His career began in the early 1940s, working at the Funnies, Inc. studio on work for Marvel (then Timely), U.S. Camera, Rural Home, and other publishers. After serving in World War II, he returned to work for Fawcett, DC Comics, and others.
At Magazine Enterprises, he drew ‘Tim Holt’ first in the rotating series “A-1”, then in his own title, then in “Red Mask” (1948–1954). In that series, he co-created the heroine ‘Black Phantom’ in 1951.
At DC Comics, he drew ‘Robotman’ in “Detective Comics” (1951–1952). He drew “Robin Hood” at ME (1955–1957) and placed stories in Marvel/Atlas anthology titles such as “Mystic” and “Strange Tales” through the 1950s.
Bolle assisted on the strip ‘On Stage’ (1957–1961), created his own Sunday strip ‘Children’s Tales’ (1960–1969), and created other strips throughout the 1960s.
He drew features for the Boy Scouts of America’s magazine “Boys’ Life” (1966–1981), such as ‘Bible Stories’, ‘Pee Wee Harris’, and ‘Space Adventures’.
At Western (Gold Key and Whitman), he drew “Doctor Solar, Man of the Atom” (1963–1967) and contributed to anthologies such as “Ripley’s Believe It or Not!” (1969–1980) and “Boris Karloff Tales of Mystery” (1965–1979).
Bolle published in DC romance comics in the mid-1960s and various Marvel comics in the early 1970s.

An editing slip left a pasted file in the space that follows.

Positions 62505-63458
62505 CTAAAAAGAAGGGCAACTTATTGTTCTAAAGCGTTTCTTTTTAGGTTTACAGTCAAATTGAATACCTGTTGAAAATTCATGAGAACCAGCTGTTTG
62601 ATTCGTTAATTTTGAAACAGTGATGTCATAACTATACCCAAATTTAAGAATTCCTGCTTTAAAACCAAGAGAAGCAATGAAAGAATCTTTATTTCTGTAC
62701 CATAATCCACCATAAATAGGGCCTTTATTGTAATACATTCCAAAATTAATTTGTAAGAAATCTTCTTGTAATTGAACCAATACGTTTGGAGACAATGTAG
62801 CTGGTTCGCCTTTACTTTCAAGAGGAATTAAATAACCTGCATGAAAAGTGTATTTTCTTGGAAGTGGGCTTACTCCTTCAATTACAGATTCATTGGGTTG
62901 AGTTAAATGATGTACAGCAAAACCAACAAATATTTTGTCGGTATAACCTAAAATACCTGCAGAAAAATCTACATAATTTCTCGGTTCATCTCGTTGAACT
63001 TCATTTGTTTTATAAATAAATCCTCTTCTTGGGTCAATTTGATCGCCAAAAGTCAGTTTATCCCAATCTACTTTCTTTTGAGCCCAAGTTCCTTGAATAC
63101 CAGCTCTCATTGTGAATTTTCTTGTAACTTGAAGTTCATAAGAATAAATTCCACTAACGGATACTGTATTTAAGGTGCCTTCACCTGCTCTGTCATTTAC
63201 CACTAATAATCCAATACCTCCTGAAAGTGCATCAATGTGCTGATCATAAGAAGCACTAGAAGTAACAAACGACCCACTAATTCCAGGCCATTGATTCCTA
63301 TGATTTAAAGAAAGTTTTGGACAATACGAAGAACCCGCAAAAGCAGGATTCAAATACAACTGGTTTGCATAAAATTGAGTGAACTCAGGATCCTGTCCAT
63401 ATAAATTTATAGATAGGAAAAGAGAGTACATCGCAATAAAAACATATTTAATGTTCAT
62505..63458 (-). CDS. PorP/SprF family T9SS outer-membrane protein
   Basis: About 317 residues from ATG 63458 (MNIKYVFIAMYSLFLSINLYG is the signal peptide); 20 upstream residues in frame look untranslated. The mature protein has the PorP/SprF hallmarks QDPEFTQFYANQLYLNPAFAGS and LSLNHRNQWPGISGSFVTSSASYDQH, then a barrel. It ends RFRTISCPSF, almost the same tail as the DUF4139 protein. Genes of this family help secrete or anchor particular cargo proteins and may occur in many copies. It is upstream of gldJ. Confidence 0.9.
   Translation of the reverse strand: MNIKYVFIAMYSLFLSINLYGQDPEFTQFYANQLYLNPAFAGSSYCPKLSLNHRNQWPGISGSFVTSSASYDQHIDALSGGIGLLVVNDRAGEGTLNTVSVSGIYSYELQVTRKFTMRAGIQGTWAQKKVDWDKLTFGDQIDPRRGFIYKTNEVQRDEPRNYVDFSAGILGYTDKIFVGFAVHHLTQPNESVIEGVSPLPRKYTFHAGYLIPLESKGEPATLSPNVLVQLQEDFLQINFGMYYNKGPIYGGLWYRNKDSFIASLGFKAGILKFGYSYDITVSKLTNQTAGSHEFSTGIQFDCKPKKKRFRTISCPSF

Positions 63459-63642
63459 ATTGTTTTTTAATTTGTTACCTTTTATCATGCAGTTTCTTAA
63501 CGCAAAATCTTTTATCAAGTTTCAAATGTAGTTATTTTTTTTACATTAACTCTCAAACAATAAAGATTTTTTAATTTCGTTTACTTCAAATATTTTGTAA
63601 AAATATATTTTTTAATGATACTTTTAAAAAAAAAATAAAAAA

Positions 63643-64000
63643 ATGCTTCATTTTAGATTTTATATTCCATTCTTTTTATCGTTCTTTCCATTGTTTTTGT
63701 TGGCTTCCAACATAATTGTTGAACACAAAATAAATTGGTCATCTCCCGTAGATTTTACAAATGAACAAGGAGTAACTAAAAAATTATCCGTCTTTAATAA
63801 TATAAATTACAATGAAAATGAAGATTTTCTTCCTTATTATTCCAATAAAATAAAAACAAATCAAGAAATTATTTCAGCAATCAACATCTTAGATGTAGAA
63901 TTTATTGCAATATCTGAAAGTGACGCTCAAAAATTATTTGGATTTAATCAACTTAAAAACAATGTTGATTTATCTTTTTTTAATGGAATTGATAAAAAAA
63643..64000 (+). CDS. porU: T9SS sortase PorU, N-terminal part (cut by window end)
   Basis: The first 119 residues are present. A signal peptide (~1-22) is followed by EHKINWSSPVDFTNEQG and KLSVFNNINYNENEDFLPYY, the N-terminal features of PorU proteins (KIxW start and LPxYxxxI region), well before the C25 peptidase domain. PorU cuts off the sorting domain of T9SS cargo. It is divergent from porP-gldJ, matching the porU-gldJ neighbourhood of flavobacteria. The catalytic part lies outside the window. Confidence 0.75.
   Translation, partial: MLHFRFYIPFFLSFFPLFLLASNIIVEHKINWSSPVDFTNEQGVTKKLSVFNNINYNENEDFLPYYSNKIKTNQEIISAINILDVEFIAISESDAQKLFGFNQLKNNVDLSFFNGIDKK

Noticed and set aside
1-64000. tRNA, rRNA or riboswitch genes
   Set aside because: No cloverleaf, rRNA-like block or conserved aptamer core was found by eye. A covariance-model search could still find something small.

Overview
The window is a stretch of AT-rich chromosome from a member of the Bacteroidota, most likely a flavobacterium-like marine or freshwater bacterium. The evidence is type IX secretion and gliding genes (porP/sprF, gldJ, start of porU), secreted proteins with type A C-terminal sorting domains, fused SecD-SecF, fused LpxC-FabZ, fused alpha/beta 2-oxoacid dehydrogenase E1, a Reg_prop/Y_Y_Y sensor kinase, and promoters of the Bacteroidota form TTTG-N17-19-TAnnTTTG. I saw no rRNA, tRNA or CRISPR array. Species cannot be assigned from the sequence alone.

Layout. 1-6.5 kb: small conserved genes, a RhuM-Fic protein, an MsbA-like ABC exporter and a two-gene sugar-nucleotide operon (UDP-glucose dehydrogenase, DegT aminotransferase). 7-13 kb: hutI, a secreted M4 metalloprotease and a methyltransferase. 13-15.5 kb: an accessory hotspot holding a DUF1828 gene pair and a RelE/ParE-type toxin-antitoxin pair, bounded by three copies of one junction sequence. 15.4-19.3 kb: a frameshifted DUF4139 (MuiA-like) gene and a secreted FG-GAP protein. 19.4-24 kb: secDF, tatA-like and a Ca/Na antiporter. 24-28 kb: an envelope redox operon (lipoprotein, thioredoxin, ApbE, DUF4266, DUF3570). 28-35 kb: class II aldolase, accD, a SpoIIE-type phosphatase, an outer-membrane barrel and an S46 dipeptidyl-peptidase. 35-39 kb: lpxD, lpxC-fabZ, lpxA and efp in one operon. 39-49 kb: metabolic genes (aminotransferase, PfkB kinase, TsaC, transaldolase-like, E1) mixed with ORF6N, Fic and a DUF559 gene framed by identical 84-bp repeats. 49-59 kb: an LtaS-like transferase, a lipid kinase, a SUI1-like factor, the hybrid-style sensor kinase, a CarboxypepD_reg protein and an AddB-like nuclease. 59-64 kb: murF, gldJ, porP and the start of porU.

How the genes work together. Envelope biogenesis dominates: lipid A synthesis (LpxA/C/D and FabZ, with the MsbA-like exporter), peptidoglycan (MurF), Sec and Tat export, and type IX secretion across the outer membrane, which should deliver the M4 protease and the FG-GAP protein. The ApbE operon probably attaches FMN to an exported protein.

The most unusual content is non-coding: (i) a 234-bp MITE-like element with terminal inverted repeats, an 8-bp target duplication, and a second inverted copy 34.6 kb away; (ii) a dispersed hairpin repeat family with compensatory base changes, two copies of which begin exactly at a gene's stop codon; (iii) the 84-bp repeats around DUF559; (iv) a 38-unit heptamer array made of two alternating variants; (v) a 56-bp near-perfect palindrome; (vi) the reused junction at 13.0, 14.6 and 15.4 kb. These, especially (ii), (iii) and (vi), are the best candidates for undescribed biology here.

At Charlton, he contributed to mystery and romance titles such as “Just Married” and “Haunted” during the 1970s.
From the 1970s, he worked on strips such as ‘Encyclopedia Brown’ (1978–1980), ‘Rip Kirby’ (1977–1994), ‘Winnie Winkle’ (1982–1996), ‘The Heart of Juliet Jones’ (1989–2000), and ‘Apartment 3-G’ (1999–2015).
Bolle received an Inkpot Award at San Diego in 2003.
At Comiclopedia —https://www.lambiek.net/artists/b/bolle_frank.htm
At Wikipedia — https://en.wikipedia.org/wiki/Frank_Bolle
In the GCD — https://tinyurl.com/ybvzlqx8
(Bolle drew the cover, with the first appearance of Black Phantom, of “Tim Holt” #25, August-September 1951)
He is known for illustrating “Avant l’Incal” (1988–1995) and “The Technopriests” (1998–2006), both written by Alejandro Jodorowsky (born 17 February 1929).
At Comiclopedia — https://www.lambiek.net/artists/j/janjetov_z.htm
At Wikipedia — https://en.wikipedia.org/wiki/Zoran_Janjetov
In the GCD — https://tinyurl.com/yabedv8s
(Janjetov created the cover of “TechnoPriests” #1, 1999, an English edition)
In 1912, he began a regular full-page drawing in the weekly magazine “The Sketch”. In the early 1920s, he introduced ‘Bonzo the Dog’ in one of his sketches.
‘Bonzo’ proved very popular and very amenable to merchandising, appearing on ashtrays and pin-cushions, jigsaw puzzles and postcards, and of course as both plush and mechanical toys.
At Comiclopedia — https://www.lambiek.net/artists/s/studdy_george.htm
At Wikipedia — https://en.wikipedia.org/wiki/George_E._Studdy
In the GCD — https://tinyurl.com/yadsv54o
(Studdy created the art on this postcard, 1926)
His earliest work was an issue of “Airboy” (Eclipse) late in 1986. At First Comics, he worked on the “Sable” revival written by Marv Wolfman (1988–1989).
At Marvel, he drew issues of “The Uncanny X-Men”. At DC he drew “Shade, the Changing Man”, and other titles. He drew a “Terminator” mini-series at Dark Horse (1992).
Jaaska joined Wolfman again on “The New Titans” (DC, 1993–1994). His final work was a story in “Turok, Dinosaur Hunter” (Acclaim, 1995).